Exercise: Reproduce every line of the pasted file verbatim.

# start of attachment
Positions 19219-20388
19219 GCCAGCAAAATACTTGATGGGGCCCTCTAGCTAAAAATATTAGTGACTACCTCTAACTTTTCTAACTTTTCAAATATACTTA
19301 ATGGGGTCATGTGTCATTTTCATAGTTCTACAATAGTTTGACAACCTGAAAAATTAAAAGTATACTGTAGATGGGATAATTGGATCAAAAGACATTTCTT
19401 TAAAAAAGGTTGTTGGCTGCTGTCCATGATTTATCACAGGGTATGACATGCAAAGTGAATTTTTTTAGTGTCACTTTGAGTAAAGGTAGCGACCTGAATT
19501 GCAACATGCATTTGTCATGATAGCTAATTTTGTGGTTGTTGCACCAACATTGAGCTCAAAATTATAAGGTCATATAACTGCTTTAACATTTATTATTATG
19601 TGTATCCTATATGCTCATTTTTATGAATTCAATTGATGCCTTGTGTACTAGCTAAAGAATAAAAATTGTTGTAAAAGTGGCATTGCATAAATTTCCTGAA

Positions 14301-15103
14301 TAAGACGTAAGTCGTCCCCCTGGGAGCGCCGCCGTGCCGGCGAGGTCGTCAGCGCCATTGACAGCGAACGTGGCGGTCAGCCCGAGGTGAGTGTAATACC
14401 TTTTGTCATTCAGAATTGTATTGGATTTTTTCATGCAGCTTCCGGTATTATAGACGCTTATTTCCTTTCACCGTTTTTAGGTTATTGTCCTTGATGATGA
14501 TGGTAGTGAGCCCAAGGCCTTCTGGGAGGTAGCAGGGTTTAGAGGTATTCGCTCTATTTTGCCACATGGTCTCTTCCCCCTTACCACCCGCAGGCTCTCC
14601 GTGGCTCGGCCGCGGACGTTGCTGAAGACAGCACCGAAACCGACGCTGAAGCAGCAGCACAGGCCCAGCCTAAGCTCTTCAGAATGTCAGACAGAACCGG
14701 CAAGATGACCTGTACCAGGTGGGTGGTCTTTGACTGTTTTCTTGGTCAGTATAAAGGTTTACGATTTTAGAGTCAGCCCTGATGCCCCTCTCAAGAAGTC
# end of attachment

Positions 19219-20388
19219 GCCAGCAAAATACTTGATGGGGCCCTCTAGCTAAAAATATTAGTGACTACCTCTAACTTTTCTAACTTTTCAAATATACTTA
19301 ATGGGGTCATGTGTCATTTTCATAGTTCTACAATAGTTTGACAACCTGAAAAATTAAAAGTATACTGTAGATGGGATAATTGGATCAAAAGACATTTCTT
19401 TAAAAAAGGTTGTTGGCTGCTGTCCATGATTTATCACAGGGTATGACATGCAAAGTGAATTTTTTTAGTGTCACTTTGAGTAAAGGTAGCGACCTGAATT
19501 GCAACATGCATTTGTCATGATAGCTAATTTTGTGGTTGTTGCACCAACATTGAGCTCAAAATTATAAGGTCATATAACTGCTTTAACATTTATTATTATG
19601 TGTATCCTATATGCTCATTTTTATGAATTCAATTGATGCCTTGTGTACTAGCTAAAGAATAAAAATTGTTGTAAAAGTGGCATTGCATAAATTTCCTGAA

Positions 14301-15103
14301 TAAGACGTAAGTCGTCCCCCTGGGAGCGCCGCCGTGCCGGCGAGGTCGTCAGCGCCATTGACAGCGAACGTGGCGGTCAGCCCGAGGTGAGTGTAATACC
14401 TTTTGTCATTCAGAATTGTATTGGATTTTTTCATGCAGCTTCCGGTATTATAGACGCTTATTTCCTTTCACCGTTTTTAGGTTATTGTCCTTGATGATGA
14501 TGGTAGTGAGCCCAAGGCCTTCTGGGAGGTAGCAGGGTTTAGAGGTATTCGCTCTATTTTGCCACATGGTCTCTTCCCCCTTACCACCCGCAGGCTCTCC
14601 GTGGCTCGGCCGCGGACGTTGCTGAAGACAGCACCGAAACCGACGCTGAAGCAGCAGCACAGGCCCAGCCTAAGCTCTTCAGAATGTCAGACAGAACCGG
14701 CAAGATGACCTGTACCAGGTGGGTGGTCTTTGACTGTTTTCTTGGTCAGTATAAAGGTTTACGATTTTAGAGTCAGCCCTGATGCCCCTCTCAAGAAGTC